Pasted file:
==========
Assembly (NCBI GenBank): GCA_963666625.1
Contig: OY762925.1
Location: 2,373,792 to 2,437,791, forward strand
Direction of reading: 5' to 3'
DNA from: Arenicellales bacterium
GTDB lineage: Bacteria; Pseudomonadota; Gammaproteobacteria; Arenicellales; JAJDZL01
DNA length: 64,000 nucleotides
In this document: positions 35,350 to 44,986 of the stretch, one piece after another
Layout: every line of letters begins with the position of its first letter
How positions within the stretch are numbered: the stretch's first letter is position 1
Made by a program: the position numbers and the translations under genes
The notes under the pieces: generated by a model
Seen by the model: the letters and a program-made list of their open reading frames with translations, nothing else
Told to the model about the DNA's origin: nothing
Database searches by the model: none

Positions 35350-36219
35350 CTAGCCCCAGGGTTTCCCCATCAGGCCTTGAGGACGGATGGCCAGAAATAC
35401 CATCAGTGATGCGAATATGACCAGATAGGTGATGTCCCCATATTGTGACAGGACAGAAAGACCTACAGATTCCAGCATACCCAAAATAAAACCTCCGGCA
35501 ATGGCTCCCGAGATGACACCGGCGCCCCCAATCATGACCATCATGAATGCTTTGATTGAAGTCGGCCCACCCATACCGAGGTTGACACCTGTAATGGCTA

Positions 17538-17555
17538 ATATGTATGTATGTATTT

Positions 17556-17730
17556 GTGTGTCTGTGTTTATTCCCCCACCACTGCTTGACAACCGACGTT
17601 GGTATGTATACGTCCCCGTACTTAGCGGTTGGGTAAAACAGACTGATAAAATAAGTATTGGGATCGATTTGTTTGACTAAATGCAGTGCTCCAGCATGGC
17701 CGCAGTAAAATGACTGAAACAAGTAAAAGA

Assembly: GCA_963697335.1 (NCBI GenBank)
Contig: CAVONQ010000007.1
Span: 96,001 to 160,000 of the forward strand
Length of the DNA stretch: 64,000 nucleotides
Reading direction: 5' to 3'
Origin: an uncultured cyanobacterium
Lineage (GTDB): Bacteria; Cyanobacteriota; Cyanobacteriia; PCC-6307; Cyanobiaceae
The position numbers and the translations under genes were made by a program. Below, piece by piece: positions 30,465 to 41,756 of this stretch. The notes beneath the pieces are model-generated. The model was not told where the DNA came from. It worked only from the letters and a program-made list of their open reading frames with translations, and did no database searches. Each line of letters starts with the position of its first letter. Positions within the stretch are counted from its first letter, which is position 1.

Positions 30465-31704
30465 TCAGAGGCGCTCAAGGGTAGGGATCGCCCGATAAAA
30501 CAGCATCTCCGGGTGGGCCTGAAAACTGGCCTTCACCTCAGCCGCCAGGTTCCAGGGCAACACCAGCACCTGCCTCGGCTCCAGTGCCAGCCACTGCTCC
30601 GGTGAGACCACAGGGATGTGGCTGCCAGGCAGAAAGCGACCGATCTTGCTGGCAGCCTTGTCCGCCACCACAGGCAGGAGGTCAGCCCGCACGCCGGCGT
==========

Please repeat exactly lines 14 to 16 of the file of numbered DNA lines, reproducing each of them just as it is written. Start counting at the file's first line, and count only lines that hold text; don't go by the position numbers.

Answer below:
Told to the model about the DNA's origin: nothing
Database searches by the model: none

Positions 35350-36219